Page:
At Adobe’s MAX conference this year — Adobe CTO Kevin Lynch identified three trends that Adobe will address: client and cloud computing, devices and desktop computing, and social computing.
Like any tech conference, the daily keynotes where met with lots of oohs and ahhs and cheers from an enthusiastic crowd of attendees. For the first day’s keynote, Lynch ran the show in his usual understated fashion and sharing the stage with Disney Interactive, The New York Times, Salesforce.com and Google.
The New York Times demonstrated an AIR-based newspaper with the help of Flash Player 10 and its new text handling features - the application is able to wrap text in columns that automatically resize with the application. Lynch then demonstrated a copy of the application working on a Linux-powered mobile internet device.
Lynch demonstrated an AIR application, Tour de Flex, that has over 200 examples of Flex code including a number of examples of cloud APIs in action from the likes of Amazon, AOL, eBay, and Salesforce.com.
In terms of social computing, Adobe demonstrated Cocomo, a project the company announced at last year’s MAX. Currently in public beta, Cocomo is a “platform as a service” that leverages the communication capabilities of Connect servers. Developers have a number of Flex components that they can integrate into their applications that enable functionality such as VoIP, cursor sharing, webcam, chat, whiteboard and user management.
Lynch also demonstrated Adobe Wave, a common notification API that Adobe has in development that will allow for a single source for notifications from social sites, where users can have a single desktop notification for a variety of sources.
On devices and desktop computing, Lynch identified that Adobe’s challenge is to have the full version of Flash Player 10 working on mobile devices, particularly on smartphones — not to port the player as they’ve done with Flash Lite in the past.
Lynch demoed a number of phones with a variety of operating systems running a full version of Flash Player 10: Symbian OS (Nokia), Windows Mobile, and Google’s Android. The audience was teased with an iPhone with the remark that while they were working on a version of Flash Player for it they still have to get Apple’s approval.
Adobe is also addressing the challenges faced by developers of Flash Lite applications by creating a way to package applications with the Flash Lite player. The company demoed an application that installed both Flash Lite and itself after a link from within an SMS was clicked.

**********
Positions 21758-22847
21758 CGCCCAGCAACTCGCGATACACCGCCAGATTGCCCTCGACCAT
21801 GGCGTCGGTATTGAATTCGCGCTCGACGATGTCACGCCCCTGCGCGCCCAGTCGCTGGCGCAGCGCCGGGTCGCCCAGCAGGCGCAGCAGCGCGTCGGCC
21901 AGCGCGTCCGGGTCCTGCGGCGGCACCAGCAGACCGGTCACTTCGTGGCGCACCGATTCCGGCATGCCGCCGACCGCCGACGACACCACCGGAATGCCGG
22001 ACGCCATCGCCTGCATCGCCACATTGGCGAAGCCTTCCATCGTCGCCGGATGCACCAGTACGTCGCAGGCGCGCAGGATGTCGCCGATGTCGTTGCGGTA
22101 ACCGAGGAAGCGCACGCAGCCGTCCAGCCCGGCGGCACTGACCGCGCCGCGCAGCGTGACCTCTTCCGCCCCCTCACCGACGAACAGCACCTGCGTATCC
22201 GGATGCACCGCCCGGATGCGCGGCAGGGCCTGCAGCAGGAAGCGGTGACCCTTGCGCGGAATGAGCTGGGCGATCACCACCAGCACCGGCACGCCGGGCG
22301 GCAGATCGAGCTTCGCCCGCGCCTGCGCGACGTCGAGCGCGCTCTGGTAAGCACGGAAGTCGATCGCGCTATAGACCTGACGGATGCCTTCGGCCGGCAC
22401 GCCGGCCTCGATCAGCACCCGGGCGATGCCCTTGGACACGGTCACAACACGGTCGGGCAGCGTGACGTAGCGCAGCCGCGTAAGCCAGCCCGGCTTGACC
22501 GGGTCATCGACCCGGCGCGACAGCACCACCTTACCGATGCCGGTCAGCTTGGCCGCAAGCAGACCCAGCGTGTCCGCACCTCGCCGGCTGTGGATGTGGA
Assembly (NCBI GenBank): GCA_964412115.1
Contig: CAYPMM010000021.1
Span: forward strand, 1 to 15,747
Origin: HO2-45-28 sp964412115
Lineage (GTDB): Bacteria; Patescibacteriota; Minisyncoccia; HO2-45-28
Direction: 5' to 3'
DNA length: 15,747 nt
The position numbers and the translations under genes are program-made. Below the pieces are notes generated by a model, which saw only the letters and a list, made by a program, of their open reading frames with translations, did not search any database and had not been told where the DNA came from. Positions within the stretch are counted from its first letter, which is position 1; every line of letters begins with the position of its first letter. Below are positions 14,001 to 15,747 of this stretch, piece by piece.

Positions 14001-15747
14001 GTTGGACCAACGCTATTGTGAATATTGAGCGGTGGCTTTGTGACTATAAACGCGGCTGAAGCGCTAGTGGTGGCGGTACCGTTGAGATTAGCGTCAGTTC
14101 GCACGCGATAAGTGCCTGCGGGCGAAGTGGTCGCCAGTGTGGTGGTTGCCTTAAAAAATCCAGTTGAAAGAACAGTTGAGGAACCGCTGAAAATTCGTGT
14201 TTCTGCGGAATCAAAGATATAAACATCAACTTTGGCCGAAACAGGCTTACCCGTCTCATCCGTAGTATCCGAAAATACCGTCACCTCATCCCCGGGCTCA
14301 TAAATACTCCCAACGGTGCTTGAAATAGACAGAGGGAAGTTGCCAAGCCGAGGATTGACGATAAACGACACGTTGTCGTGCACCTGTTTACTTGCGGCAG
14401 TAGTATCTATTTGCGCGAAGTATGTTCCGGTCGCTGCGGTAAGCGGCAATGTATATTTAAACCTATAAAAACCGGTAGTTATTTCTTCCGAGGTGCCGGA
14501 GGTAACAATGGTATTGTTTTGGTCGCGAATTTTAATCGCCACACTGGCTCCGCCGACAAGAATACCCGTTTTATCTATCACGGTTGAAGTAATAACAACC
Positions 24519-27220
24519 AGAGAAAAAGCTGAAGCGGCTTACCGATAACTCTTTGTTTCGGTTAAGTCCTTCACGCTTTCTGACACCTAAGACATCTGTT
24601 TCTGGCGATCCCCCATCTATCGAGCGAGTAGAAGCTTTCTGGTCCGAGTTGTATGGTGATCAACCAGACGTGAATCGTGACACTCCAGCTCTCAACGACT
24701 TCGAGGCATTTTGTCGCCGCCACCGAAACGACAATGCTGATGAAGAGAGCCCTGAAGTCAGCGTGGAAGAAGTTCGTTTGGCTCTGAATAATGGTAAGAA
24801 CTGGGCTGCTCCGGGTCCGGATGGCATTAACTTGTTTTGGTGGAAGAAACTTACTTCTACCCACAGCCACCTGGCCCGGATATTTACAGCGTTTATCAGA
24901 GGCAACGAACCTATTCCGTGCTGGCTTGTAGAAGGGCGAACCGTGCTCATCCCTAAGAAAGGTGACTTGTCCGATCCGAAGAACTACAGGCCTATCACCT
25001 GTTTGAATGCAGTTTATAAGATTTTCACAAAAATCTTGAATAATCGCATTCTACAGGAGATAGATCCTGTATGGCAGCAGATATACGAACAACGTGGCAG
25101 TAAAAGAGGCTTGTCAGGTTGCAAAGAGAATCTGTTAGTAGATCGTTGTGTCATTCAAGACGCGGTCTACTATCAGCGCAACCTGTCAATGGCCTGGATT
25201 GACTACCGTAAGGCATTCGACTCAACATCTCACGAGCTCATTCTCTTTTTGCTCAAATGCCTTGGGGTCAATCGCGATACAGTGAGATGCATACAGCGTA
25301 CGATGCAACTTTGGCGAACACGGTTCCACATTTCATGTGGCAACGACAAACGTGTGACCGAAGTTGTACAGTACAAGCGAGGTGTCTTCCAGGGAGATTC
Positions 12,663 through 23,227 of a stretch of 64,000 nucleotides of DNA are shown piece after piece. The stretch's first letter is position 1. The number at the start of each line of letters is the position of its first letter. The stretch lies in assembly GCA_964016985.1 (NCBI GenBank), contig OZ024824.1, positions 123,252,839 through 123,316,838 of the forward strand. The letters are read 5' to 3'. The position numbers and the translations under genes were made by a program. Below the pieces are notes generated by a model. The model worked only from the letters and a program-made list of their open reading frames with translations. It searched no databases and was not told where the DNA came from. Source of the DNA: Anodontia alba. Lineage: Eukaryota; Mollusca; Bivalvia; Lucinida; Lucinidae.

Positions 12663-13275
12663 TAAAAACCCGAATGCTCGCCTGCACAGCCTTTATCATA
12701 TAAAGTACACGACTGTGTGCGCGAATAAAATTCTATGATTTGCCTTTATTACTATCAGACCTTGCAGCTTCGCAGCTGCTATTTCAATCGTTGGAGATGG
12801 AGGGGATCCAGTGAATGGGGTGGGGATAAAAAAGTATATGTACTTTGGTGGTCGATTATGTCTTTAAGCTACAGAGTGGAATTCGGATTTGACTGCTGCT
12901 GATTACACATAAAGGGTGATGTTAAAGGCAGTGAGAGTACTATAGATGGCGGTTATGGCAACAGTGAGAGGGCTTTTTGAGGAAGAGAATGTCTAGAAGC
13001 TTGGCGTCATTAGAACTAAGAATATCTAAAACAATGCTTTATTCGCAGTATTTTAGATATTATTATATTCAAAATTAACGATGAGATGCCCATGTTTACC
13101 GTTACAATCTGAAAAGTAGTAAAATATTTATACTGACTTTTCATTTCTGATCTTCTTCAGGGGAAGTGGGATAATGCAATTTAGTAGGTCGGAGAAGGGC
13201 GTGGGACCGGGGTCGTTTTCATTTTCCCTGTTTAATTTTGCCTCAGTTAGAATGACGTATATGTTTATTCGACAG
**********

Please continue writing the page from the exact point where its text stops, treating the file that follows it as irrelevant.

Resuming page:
The second day’s keynote was a collection of demonstrations of new and recently released technology. Product highlights for Flash CS4, Photoshop CS4 and Dreamweaver CS4 where shown. Flash Catalyst, formerly known as Thermo, was demonstrated with a Photoshop composition easily converted into a Rich Internet Application with all sorts of application interactivity.
While discussed at some conferences earlier in the year, one of the big standouts of the second day’s keynote was Alchemy. Alchemy is a tool that allows developers to compile C and C++ code into ActionScript for use in Flash movies targeted at Flash Player 10 and Adobe AIR 1.5. It is best suited to libraries that are not platform dependent, for example media and encryption. Demonstrations of Alchemy included playing Ogg Vorbis audio files, displaying a RAW image from a digital camera, opening a PDF in a Flash movie, and Flash versions of Quake and a NES emulator.
Another new project demonstrated was Bolt, the codename for a new ColdFusion IDE based on Eclipse. Features demonstrated were the ability to manage and monitor ColdFusion servers, code insight and completion, tight database integration including code completion, and support for Object-Relational Mapping by right-clicking on a database table.
The next version of Flex Builder, code named Gumbo, was demonstrated as well. With improved support for data management one of the features demonstrated was the ability to connect to a ColdFusion component, have it introspect the component and then identify specific methods, you can then have it assist with the writing of event handlers. Gumbo includes a network monitor that allows the developer to observe data communication between the application and the server, which will really assist in debugging. Themes are easy to apply thanks to the use of FXG in Flex 4.
The virtual user that Adobe and Google worked on for indexing of online Flash content was demonstrated, it was interesting to see how it could analyse content.
Flash Media Server 3.5 was also demonstrated, with new streaming options including dynamic streaming which means that there’s less time buffering for the end user. A new feature of Flash Player 10 was also shown: Real Time Flash Media Protocol, which allows Flash clients to talk to each other via P2P without a server — it will be interesting to see how this gets implemented.